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Ken burns jazz the story of american music by various artists not the whole story, but a good start

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Ken burns jazz the story of american music by various artists not the whole story, but a good start

  1. 1. Ken Burns Jazz: The Story of American Music by Various Artists Excellent Historical Compilation. This five-CD box set soundtrack to filmmaker Ken Burnss 10-part, 19-hour documentary Jazz spans nearly a century of jazz styles, from the martial rhythms of James Reese Europe to the soul-jazz of Grover Washington Jr. It includes time-tested classics like Benny Goodmans 1938 classic, Sing, Sing, Sing; John Coltranes chanting 1965 immortal track, A Love Supreme; Billie Holidays blue-ember ballad, God Bless the Child; and Ella Fitzgerald peeling off A-Tisket A-Tasket. Bebop is represented by Charlie Parkers orchestral bop version of Just Friends; Thelonious Monks nocturnal calling card, Round Midnight; and Dizzy Gillespies Salt Peanuts and Groovin High. The jazz-instrumentalist-as-singer comes to life on Coleman Hawkinss Body and Soul and Horace Silver and the Jazz Messengers Doodlin. Clifford Brown and Max Roachs I Get a Kick out of You epitomizes the hard-bop era, while Miles Daviss So What stands as the modal masterpiece. The cool school is in session with Chet Baker and Gerry Mulligan dishing out Walkin Shoes, and the Modern Jazz Quartets
  2. 2. soulful elegy Django straddles all the above musical orbits. As for Django Reinhardt, hes featured on Shine with the justly famed Le Quartet du Hot Club de France. Louis Armstrongs West End Blues and Potato Head Blues and Duke Ellingtons rousing rendition of Billy Strayhorns anthem, Take the A Train, and his moody Solitude show why they are the Olympian masters of this art form--and the most frequently featured artists in the series. Although Ken Burns tries bringing the music up-to-date with Wynton Marsalis, Cassandra Wilson, and two jazz-hip-hop-influenced tracks--Herbie Hancocks robotic Rockit and the French-language Un Aige en Danger by MC Solaar and bass legend Ron Carter--there are significant holes here. After Cecil Taylor and Ornette Coleman, the avant-garde period from the late 1960s to the 1980s is lacking. And aside from the bossa nova hit Desafinado, Latin jazz is also missing. Its a tough task summarizing jazz in five CDs, and Burns has given us a vibrant and vivid multicolored aural portrait of the music. --Eugene Holley Jr. Personal Review: Ken Burns Jazz: The Story of American Music by Various Artists When I discussed the Ric Burns documentary about the old West with an Amerindian acquaintance, I complained that the film concentrated on the Lakota, to the exclusion of other peoples. My friend answered that, as the Lakota was the best known native American culture, that was a good place to start, and the audience would then move on to learn about other parts of the story. I suppose the same is true of the documentary by Rics brother Ken Burns, on the history of Jazz, on which this box set is based. It is heavy on Louis Armstrong and on the Big Band sound of the Swing era - probably the Jazz best known to the general public - but light in other areas, including the many, varied strands of Jazz in the last 30 years or so. There is a whole series of albums in the Ken Burns Jazz Collection, featuring individual artists, for those who want to pursue the story and start to fill in the gaps. It is easy to list regrettable omissions from this set (and many reviewers have done so) and just as easy to point out how impossible it is to do full justice to a century of music that had multiple sources and spread rapidly to a plethora of sub-genres (and many reviewers have done that too). The omission of Erroll Garner is one that struck me, especially ironic as the booklet accompanying this set has his name displayed on the cover! The British Trad Jazz that took hold in the early 50s and is still going strong (Chris Barber, Kenny Ball and their followers) is another indispensible part of Jazz history that finds no place in this collection. I realize that this is specifically titled the story of American music, but Django Reinhardt gets a look in, as does some forgettable French rapper. But this collection of 94 tracks, featuring recordings from 1917 to 1995, attractively packaged and with good notes, remains a great introduction to Jazz. In fact, now that the price has come down so muc h, it can be recommended for every music fan.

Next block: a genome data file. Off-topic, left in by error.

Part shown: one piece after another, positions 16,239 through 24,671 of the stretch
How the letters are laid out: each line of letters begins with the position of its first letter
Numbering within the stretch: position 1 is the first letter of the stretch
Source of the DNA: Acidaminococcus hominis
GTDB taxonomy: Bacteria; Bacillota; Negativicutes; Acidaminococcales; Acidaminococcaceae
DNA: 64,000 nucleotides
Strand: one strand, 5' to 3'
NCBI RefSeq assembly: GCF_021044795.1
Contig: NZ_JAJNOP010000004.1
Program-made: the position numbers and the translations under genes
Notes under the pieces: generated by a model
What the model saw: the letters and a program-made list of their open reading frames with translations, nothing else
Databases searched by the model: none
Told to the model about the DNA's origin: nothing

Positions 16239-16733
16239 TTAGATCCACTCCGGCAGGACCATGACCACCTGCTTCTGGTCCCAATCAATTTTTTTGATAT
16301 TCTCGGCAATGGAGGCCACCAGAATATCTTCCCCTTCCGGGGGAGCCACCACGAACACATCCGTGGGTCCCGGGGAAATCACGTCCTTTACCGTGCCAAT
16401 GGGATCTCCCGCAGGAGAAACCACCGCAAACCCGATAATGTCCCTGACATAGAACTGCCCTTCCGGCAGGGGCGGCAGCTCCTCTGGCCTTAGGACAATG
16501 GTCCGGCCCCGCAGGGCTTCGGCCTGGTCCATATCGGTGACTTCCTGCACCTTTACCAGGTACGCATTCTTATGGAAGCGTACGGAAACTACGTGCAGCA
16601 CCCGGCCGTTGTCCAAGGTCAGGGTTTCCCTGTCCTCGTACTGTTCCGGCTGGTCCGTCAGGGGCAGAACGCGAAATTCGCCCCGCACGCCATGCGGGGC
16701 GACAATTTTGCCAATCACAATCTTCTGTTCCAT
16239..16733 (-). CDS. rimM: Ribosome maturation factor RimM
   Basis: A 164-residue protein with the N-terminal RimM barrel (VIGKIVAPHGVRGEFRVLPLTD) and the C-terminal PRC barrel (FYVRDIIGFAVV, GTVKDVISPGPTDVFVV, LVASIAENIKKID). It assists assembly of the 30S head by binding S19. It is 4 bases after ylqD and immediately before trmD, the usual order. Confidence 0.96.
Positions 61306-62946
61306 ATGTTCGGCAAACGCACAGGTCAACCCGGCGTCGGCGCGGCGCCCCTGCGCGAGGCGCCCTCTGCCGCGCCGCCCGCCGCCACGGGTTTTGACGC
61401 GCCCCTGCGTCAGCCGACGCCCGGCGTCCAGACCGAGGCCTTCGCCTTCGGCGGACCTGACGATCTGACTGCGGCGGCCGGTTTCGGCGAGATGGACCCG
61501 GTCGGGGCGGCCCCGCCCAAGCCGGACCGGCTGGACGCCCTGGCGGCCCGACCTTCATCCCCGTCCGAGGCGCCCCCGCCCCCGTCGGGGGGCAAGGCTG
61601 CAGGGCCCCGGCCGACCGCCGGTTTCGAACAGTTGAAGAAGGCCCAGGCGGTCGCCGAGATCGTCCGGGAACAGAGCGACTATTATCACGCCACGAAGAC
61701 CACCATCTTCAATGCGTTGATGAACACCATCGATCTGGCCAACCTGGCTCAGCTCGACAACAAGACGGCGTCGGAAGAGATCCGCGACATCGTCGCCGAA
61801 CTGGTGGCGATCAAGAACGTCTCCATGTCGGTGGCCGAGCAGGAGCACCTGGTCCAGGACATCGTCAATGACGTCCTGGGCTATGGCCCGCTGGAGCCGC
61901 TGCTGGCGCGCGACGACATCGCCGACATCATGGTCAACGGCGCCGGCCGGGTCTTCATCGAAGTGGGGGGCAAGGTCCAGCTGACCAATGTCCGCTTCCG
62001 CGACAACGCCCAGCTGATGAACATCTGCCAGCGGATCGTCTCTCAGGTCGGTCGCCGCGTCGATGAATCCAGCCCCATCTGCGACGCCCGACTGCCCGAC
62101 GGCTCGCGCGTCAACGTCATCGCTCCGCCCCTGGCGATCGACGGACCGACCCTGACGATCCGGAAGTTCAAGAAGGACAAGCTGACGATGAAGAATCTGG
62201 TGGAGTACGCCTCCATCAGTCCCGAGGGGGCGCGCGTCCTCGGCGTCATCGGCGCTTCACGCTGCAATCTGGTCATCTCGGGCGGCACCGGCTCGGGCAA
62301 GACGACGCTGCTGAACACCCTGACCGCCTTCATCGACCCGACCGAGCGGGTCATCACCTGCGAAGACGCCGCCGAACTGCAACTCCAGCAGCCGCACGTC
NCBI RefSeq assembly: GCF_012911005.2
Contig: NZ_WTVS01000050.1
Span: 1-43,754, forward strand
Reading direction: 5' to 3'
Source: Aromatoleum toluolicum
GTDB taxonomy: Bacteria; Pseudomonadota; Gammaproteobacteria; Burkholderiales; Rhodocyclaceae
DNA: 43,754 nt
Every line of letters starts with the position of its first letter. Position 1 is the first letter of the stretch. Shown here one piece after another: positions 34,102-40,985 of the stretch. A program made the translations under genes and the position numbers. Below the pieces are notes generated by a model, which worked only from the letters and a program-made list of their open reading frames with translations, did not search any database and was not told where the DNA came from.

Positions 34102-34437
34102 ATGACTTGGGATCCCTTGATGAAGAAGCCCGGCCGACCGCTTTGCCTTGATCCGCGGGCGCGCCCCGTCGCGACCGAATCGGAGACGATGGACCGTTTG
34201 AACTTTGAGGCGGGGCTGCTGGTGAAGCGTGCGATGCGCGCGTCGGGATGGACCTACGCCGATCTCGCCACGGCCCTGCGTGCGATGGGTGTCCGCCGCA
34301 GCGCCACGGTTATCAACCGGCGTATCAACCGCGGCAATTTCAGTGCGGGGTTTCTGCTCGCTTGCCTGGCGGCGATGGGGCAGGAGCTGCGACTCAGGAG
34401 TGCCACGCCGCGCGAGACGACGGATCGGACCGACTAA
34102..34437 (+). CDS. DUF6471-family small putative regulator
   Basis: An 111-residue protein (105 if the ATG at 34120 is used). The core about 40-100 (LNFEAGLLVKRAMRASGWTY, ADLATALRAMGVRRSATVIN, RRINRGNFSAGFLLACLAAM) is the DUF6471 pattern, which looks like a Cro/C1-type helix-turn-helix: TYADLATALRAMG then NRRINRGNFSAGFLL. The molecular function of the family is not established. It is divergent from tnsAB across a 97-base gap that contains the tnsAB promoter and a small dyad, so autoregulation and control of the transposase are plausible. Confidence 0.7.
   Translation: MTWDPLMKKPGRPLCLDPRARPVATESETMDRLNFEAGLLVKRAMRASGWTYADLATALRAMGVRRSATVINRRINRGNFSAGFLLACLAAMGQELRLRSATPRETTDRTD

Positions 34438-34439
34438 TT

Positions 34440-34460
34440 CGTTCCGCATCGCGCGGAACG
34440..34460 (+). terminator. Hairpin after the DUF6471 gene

3. 3. For More 5 Star Customer Reviews and Lowest Price: Ken Burns Jazz: The Story of American Music by Various Artists 5 Star Customer Reviews and Lowest Price!

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